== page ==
Harry Potter and the Cursed Child Parts One and Two - Special Rehearsal Edition Script

Jack Thorne, based on an original new story by J K Rowling, Jack Thorne and John Tiffany
Little Brown

Harry Potter and the Cursed Child

Having been the theatrical phenomenon of 2016, Harry Potter and the Cursed Child is set to break publishing records worldwide.

Global sales of this book are likely to be in the tens of millions by Christmas, which is a reflection of the popularity of what has become one of the most popular series of books / films of the millennium.

Even those familiar with every one of the seven novels and each of the movies will get a different experience if they pick up what is being billed as the “special rehearsal edition script” of Jack Thorne’s play, which opened to rave reviews at the West End’s Palace Theatre last week.

Readers will fall into two categories: those that have already seen the 5¼-hour play and wish to relive the experience at home and others who for perfectly good reasons have not yet and may never see the stage production.

Either way, Harry Potter addicts are likely to be enchanted by what they read and, while there is no question about the very high production values and enhanced experience of seeing John Tiffany’s wondrous staging live, the script proves much stronger on the page than those who have been lucky enough to see the show might imagine.

Make no bones about it, this is a play script. As such, it might be the perfect medium for many Harry Potter readers. Rather than ploughing through hundreds of densely packed pages of description, action and sometimes, dare one say it, padding, the nature of a script cuts to the essence of the drama and can easily be enjoyed in a single sitting.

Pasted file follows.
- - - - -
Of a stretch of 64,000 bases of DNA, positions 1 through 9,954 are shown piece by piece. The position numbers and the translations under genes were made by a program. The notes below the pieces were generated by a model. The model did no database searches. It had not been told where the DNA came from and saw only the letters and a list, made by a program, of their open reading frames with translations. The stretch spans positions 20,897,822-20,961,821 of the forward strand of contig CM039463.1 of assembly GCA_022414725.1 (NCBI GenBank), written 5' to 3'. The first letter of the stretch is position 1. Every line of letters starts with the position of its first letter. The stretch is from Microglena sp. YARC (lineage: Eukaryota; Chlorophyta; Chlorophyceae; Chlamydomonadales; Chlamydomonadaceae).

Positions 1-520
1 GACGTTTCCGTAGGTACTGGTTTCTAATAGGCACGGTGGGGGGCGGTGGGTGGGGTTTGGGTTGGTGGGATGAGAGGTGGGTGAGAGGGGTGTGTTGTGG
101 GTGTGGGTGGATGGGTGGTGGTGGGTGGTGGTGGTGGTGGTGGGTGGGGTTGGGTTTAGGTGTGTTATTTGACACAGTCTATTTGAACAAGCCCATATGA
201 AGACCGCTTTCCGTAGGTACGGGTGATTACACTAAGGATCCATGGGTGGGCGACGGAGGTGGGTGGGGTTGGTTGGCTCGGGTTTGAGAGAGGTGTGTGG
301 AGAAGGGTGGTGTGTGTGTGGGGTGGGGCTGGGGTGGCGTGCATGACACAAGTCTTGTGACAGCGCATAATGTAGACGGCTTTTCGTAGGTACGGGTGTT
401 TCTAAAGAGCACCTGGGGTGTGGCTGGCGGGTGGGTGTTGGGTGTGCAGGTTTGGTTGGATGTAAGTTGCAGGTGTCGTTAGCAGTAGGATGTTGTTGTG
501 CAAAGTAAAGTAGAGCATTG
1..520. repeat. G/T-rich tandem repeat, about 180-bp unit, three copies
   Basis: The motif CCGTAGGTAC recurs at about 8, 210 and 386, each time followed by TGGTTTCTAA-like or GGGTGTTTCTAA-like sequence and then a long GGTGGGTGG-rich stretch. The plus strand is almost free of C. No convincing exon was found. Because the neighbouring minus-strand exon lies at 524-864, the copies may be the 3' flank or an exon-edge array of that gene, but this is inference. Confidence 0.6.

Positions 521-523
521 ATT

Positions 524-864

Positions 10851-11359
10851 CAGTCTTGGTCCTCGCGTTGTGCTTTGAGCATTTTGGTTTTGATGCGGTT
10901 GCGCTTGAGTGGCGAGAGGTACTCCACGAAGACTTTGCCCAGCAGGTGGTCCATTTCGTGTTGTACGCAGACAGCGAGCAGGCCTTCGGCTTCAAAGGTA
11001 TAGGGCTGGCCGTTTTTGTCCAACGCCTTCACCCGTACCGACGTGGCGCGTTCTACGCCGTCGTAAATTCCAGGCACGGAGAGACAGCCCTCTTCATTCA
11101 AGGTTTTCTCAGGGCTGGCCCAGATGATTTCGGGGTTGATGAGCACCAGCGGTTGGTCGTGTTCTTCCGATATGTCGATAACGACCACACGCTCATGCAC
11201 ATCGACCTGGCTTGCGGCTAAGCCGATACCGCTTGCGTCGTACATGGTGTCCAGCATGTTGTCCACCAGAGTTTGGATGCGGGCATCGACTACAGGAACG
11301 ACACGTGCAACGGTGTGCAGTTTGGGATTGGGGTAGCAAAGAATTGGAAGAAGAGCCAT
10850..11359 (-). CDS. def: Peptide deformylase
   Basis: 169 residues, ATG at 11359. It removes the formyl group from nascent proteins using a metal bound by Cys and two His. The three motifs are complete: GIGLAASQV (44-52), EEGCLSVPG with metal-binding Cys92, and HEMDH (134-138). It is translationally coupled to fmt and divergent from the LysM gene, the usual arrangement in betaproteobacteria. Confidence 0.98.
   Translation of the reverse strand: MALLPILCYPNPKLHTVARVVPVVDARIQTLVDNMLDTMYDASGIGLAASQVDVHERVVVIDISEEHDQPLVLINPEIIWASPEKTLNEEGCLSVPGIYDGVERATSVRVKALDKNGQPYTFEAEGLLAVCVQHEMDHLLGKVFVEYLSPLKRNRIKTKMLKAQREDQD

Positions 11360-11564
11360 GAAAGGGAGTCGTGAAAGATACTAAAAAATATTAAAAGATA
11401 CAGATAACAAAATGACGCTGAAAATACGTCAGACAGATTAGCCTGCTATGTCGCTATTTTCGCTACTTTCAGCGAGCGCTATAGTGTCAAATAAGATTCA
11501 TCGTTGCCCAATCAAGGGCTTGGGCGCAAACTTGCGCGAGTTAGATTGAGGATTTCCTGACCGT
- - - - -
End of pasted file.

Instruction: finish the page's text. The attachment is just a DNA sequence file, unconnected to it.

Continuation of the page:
This means that it might be a good introduction for those unfamiliar with the Potter phenomenon, which contains a little wizardry of its own, in that what should be books etc. for children and younger teenagers have proved equally popular with many adults.

Clearly, the special effects are not there. Therefore the script has to live and die on its own merits.

Jack Thorne and his collaborators have worked very carefully to meld the life history of Harry Potter and his friends (plus Voldemort and his dark cohorts) seamlessly into a new story a couple of decades on from the last novel.

Now Harry is 37 and married to Ginny, while Hermione and Ron are also a somewhat less likely marital pairing. Sadly, Draco Malfoy is widowed early in the piece, hardly making an already maudlin character any more amenable.

Much of the action centres on the next generation down, particularly 14-year-old Albus Potter and his best friend, Scorpius Malfoy.

With the help of a Time-Turner (just what it sounds like) and a cute girl they become the wizard equivalents to Doctor Who, travelling through time in an attempt to rewrite the past and, by extension, improve life today.

As well as the affordability, coming in at over £500 less for a family of four than top price tickets to the theatre version, the script allows re-reading and time to reflect, which can enhance the experience particularly if you have a tendency to lose concentration or, heaven forfend, drift off to sleep at some point during the long day.

Anyone who wants to know more about the plot than this brief review will have to purchase a copy of Harry Potter and the Cursed Child. There is little doubt that they will be delighted to re-enter the world of everybody’s favourite wizard, relishing a well written page-turner in which the humour is as enjoyable as the drama.

Reviewer: Philip Fisher

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